(11/21/23) BATON ROUGE, La. — Consumers have been concerned about the availability of Christmas trees this year, but LSU AgCenter professionals say you should have no fear.
Dry conditions across the state have done considerable damage to many Christmas tree farms, but all is not lost, according to AgCenter forestry specialist Niels de Hoop.
“I have heard that irrigation has saved the commercial tree farms,” he said.
AgCenter area forester Whitney Wallace said there have been some losses, but the damage is not as bad as some would have you believe.
“I know some growers who have lost some trees this year, but this just makes it that much more important that we buy local,” she said.
AgCenter research associate Joe Nehlig said there will be a little bit of a shortage, but nothing to worry about.
“Believe me, we will have Christmas trees,” he said. “I’m growing from 500 to 600 at the Lee Memorial Forest near Bogalusa and I didn’t lose one tree.”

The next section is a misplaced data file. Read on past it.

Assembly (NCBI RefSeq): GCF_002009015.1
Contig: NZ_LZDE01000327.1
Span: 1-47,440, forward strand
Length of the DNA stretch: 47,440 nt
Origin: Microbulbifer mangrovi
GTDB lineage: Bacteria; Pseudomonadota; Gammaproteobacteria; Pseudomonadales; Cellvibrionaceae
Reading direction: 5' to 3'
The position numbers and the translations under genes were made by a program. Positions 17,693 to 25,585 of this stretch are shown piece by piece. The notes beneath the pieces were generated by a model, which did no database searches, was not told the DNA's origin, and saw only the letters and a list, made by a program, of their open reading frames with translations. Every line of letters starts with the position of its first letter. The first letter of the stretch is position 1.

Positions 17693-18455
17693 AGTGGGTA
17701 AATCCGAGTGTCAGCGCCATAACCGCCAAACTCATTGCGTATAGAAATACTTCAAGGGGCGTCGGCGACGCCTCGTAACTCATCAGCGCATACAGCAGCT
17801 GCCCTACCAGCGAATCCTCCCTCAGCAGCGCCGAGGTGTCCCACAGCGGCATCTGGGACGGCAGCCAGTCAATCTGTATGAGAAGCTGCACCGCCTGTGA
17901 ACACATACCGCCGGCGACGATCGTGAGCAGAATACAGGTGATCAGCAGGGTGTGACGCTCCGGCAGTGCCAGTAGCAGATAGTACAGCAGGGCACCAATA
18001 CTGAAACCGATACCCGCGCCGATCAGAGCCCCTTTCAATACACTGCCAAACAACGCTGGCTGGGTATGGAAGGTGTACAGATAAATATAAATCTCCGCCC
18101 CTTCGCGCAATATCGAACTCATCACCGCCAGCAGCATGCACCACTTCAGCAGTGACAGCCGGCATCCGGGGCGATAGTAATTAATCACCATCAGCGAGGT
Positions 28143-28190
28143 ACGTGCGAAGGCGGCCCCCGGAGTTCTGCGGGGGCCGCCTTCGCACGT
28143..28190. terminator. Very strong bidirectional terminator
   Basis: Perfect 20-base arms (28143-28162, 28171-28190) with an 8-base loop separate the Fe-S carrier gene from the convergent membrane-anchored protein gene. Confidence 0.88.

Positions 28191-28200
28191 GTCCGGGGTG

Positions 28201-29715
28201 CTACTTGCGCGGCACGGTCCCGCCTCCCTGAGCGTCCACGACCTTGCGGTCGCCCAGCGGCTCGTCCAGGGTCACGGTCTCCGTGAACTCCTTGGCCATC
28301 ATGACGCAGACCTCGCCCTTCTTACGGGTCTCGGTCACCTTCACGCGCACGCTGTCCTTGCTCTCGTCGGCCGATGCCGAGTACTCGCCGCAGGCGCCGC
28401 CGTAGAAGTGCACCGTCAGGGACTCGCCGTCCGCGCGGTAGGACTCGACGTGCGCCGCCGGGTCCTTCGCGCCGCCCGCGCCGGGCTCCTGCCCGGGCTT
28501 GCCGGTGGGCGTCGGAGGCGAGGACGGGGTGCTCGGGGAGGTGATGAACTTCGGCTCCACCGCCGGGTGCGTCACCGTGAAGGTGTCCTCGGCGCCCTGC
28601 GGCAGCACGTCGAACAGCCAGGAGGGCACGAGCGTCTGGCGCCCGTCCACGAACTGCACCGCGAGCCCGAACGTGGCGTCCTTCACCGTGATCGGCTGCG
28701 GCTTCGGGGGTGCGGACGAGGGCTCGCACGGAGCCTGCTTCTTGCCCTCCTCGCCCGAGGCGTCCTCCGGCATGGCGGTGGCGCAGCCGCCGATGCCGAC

Nehlig said he grows the Carolina Sapphire species because it is more resistant to a fungus that attacks Christmas trees in this area.
“Most tree farmers are growing the Leyland Cypress variety, which is a pretty tree, but it’s susceptible to fungus,” he said.
Nehlig said the combination of the fungus and the drought affected Leyland Cypress growers the most.
The fungus can be controlled, but it requires a rigorous spray schedule every three weeks throughout the warmer months of the year.
Nehlig said he never irrigated this summer, so he sees the Carolina Sapphire species as one with greater drought tolerance.
“I have a neighbor who irrigated his Leylands this summer and, although he lost some trees, it was only a small percentage of his crop,” he said.
The extra expense will have to be passed on to the consumer, but for some, that is better than having to spend a whole holiday season without that smell of a natural tree.
So if you haven’t started shopping for your tree yet, then what are you waiting for? The growers are waiting for you.
Carolina Sapphire Christmas trees grow in the LSU AgCenter Lee Memorial Forest near Bogalusa. Photo by Joe Nehlig/LSU AgCenter
The LSU AgCenter and the LSU College of Agriculture